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The Sea-Hawk

The Spaniard
The Swallow, having passed through a gale in the Bay of Biscay--a gale which she
weathered like the surprisingly steady old tub she was-- rounded Cape Finisterre and so
emerged from tempest into peace, from leaden skies and mountainous seas into a sunny
azure calm. It was like a sudden transition from winter into spring, and she ran along
now, close hauled to the soft easterly breeze, with a gentle list to port.
It had never been Master Leigh's intent to have got so far as this without coming to an
understanding with his prisoner. But the wind had been stronger than his intentions, and
he had been compelled to run before it and to head to southward until its fury should
abate. Thus it fell out--and all marvellously to Master Lionel's advantage, as you shall
see--that the skipper was forced to wait until they stood along the coast of Portugal--but
well out to sea, for the coast of Portugal was none too healthy just then to English
seamen--before commanding Sir Oliver to be haled into his presence.
In the cramped quarters of the cabin in the poop of the little vessel sat her captain at a
greasy table, over which a lamp was swinging faintly to the gentle heave of the ship. He
was smoking a foul pipe, whose fumes hung heavily upon the air of that little chamber,
and there was a bottle of Nantes at his elbow.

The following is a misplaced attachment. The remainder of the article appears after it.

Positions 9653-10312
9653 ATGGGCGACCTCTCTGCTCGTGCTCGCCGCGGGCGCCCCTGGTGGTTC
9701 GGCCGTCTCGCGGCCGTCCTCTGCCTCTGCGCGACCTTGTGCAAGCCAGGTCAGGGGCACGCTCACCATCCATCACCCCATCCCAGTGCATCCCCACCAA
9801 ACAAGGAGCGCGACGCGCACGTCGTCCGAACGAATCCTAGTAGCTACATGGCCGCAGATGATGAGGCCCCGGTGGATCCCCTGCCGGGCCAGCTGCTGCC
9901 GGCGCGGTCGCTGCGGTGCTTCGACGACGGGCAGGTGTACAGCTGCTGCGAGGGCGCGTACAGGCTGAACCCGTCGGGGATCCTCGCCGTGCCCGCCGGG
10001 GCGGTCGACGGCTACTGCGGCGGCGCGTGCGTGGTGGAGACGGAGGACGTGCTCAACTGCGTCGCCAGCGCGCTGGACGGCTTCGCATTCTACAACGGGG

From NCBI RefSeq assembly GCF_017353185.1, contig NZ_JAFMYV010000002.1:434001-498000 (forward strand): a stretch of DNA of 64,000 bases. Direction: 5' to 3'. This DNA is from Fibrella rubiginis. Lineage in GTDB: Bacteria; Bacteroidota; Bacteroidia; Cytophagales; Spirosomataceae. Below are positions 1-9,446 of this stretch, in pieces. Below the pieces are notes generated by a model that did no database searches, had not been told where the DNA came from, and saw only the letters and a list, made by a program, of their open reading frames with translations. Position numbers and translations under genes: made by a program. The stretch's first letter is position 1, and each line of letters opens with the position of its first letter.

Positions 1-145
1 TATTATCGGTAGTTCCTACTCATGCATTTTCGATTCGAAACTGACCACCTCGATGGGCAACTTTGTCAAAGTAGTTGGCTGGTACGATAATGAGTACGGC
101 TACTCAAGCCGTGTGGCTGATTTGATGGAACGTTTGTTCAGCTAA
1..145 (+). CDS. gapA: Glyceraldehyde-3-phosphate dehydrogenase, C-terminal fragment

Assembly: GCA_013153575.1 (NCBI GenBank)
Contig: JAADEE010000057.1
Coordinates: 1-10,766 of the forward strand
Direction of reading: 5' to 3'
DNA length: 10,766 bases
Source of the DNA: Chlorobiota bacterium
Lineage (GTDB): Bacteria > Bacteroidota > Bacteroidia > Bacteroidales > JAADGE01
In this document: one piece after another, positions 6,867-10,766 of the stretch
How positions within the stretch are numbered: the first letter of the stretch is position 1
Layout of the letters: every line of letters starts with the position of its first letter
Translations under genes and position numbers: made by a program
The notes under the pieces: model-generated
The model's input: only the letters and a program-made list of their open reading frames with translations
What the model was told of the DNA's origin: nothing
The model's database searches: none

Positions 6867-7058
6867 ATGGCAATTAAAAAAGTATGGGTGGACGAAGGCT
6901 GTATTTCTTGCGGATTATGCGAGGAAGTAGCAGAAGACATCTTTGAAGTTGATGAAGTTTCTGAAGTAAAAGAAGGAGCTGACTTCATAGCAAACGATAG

To him, sitting thus in state, was Sir Oliver introduced--his wrists still pinioned behind
him. He was haggard and hollow-eyed, and he carried a week's growth of beard on his
chin. Also his garments were still in disorder from the struggle he had made when taken,
and from the fact that he had been compelled to lie in them ever since.
Since his height was such that it was impossible for him to stand upright in that low-
ceilinged cabin, a stool was thrust forward for him by one of the ruffians of Leigh's crew
who had haled him from his confinement beneath the hatchway.
He sat down quite listlessly, and stared vacantly at the skipper. Master Leigh was
somewhat discomposed by this odd calm when he had looked for angry outbursts. He
dismissed the two seamen who fetched Sir Oliver, and when they had departed and
closed the cabin door he addressed his captive.
"Sir Oliver," said he, stroking his red beard, "ye've been most foully abused."
The sunshine filtered through one of the horn windows and beat full upon Sir Oliver's
expressionless face.
"It was not necessary, you knave, to bring me hither to tell me so much." he answered.
"Quite so," said Master Leigh. "But I have something more to add. Ye'll be thinking that I
ha' done you a disservice. There ye wrong me. Through me you are brought to know true
 
 
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